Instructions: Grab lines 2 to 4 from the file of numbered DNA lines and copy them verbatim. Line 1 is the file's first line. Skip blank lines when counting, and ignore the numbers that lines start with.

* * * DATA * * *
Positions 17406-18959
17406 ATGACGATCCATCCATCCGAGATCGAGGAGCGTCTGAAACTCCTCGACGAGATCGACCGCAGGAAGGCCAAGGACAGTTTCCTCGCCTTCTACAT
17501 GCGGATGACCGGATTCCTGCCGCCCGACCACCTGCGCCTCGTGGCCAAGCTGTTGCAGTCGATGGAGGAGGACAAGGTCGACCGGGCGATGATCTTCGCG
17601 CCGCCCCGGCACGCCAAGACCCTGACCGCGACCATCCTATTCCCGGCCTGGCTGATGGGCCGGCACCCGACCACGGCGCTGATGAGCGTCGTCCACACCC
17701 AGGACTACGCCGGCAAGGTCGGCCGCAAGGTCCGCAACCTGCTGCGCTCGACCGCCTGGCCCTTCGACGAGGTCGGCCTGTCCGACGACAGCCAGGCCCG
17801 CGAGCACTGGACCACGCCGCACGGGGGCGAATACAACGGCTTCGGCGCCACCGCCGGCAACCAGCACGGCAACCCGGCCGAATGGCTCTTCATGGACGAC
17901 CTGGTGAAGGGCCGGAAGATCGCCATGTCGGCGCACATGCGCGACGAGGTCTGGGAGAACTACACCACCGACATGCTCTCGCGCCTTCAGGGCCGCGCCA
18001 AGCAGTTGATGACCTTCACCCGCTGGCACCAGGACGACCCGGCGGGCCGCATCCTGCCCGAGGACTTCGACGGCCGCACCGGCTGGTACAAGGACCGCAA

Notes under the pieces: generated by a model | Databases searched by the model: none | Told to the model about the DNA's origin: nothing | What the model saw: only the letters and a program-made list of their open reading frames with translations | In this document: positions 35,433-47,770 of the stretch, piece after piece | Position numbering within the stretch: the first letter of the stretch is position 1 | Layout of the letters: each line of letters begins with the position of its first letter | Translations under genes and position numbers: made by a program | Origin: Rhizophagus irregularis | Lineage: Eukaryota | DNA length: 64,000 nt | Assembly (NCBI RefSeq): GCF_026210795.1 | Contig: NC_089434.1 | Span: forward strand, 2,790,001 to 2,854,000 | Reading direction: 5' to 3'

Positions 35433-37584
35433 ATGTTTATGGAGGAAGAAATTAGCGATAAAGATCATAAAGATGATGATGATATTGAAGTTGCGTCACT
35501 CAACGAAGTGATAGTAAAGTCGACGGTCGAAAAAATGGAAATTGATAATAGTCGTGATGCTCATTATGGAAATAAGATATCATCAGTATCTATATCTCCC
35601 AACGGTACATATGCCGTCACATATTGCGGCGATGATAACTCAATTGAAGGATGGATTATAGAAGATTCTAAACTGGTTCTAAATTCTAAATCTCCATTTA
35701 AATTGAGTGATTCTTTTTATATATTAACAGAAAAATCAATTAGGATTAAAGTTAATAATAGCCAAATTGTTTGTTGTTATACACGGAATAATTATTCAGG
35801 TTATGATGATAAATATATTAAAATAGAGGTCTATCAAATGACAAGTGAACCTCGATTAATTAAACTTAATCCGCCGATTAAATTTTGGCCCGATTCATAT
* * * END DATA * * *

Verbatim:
17406 ATGACGATCCATCCATCCGAGATCGAGGAGCGTCTGAAACTCCTCGACGAGATCGACCGCAGGAAGGCCAAGGACAGTTTCCTCGCCTTCTACAT
17501 GCGGATGACCGGATTCCTGCCGCCCGACCACCTGCGCCTCGTGGCCAAGCTGTTGCAGTCGATGGAGGAGGACAAGGTCGACCGGGCGATGATCTTCGCG
17601 CCGCCCCGGCACGCCAAGACCCTGACCGCGACCATCCTATTCCCGGCCTGGCTGATGGGCCGGCACCCGACCACGGCGCTGATGAGCGTCGTCCACACCC